It has become conventional wisdom at this point that the Yankees intend to make Carl Crawford a wealthy man at the end of the 2010 season. Allow me to be among the first to ask, why?
Don’t get me wrong, Crawford is a solid player, but his career line of .295/.335/.437 translates only to an OPS+ of 103, which is just ok. Granted, he steals 50 bases a year, which is sick, but he’s getting older. I struggle to see him keeping his value if he loses his speed as he enters his 30s.
And therein lies the problem. To me, fair value for Crawford is something in the 4 years for $40 million range. Except, no one thinks he’ll sign for that. I’m sure as I write this his agent is telling him he’s going to pull in at least $60 million over four years. Sadly, according to Fangraphs, Crawford probably won’t be worth that much.
My hope is that Brian Cashman is playing his cards close to his chest, and rumors of Yankee love for Crawford are exaggerated, only because he seems like he could be a Carl Pavano redux, at least in so far as he probably won’t live up to the contract it would take to land him.
The team has two obvious alternatives. The first is Brett Gardner. Sure, he’s unproven, but isn’t his game exactly the same as Crawford’s, but with better defense? If Gardner can replicate his 2009 line of .270/.345/.379 he’ll give the Yankees a very similar game to Crawford’s, but for less money. If Gardner can get it done, frankly, I’d rather have him and $14 million than Carl Crawford.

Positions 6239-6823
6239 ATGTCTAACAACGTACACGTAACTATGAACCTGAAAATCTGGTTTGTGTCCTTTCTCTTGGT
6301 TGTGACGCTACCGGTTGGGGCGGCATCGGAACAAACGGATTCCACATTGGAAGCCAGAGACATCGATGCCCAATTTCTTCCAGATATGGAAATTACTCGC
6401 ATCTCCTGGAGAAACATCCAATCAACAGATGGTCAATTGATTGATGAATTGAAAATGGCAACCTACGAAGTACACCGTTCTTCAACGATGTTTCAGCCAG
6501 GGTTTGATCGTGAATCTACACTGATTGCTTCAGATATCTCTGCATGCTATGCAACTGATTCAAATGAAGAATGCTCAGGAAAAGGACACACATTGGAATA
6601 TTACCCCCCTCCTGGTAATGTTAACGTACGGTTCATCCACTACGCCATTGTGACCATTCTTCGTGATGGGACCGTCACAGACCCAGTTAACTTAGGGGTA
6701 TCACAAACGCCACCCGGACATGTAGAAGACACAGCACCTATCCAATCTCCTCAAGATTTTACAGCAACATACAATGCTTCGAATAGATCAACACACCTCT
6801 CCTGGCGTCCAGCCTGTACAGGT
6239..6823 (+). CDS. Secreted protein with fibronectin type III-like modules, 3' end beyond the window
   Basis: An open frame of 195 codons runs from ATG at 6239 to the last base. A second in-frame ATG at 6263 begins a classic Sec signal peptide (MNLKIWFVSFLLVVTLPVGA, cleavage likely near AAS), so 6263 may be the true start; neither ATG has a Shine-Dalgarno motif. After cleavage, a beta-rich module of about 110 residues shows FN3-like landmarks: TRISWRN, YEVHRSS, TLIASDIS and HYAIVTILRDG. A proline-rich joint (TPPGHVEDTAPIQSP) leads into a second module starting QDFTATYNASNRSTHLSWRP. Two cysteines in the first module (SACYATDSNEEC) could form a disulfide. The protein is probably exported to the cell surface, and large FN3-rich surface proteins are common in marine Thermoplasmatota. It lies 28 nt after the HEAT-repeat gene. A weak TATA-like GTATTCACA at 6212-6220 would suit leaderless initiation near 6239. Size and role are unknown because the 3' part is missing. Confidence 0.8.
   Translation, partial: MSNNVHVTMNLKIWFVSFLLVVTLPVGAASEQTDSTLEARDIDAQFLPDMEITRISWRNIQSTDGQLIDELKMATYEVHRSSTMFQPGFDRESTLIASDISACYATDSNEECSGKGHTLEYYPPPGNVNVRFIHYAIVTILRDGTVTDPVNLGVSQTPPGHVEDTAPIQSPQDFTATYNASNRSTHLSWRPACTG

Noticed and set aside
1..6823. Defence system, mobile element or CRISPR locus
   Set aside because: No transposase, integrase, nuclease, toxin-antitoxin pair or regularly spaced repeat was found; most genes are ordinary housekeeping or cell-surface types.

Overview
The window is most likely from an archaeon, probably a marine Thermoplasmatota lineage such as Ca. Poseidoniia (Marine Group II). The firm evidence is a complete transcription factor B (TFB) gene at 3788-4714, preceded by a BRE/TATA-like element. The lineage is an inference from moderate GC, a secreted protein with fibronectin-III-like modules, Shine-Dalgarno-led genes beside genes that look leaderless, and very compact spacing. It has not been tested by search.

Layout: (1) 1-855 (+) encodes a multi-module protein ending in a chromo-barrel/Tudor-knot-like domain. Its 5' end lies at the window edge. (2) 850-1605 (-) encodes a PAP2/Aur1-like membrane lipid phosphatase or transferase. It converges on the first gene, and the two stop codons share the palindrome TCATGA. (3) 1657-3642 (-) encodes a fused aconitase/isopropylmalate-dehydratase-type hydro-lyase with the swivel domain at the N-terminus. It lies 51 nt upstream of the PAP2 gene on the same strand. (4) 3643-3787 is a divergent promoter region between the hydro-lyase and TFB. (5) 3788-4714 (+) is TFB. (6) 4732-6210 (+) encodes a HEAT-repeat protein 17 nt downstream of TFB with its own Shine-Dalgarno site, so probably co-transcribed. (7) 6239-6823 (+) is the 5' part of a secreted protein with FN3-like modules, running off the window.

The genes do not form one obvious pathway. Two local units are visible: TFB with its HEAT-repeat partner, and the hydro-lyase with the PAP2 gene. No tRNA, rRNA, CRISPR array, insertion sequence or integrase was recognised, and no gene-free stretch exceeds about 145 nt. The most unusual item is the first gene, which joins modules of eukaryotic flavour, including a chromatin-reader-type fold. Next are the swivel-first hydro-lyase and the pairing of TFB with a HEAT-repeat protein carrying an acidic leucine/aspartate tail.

The other alternative isn’t getting much attention, strangely: Jayson Werth. (Full disclosure, TYU beat me to the punch here, but I had the idea for this post before I saw it on their site, honest.) Werth is older than Crawford, and has less of a track record, but he’s a better fit for the Yankees. When he’s healthy he gives a team 30+ home run power and a solid OBP. But the real clincher is cost. Werth made only $2.5 million in 2009 and will only make $7.5 million in 2010. Crawford, on the other hand, made more than $8 million in 2009 and figures to do it again in 2010.
Given his advanced age, and relative poverty, Werth may be available for fewer dollars (total or otherwise) than Carl Crawford. The rumors surrounding Crawford and the Yankees have been huge for some time now. Hopefully the team is keeping its options open, if only to keep the price down on its first choice for the upcoming offseason.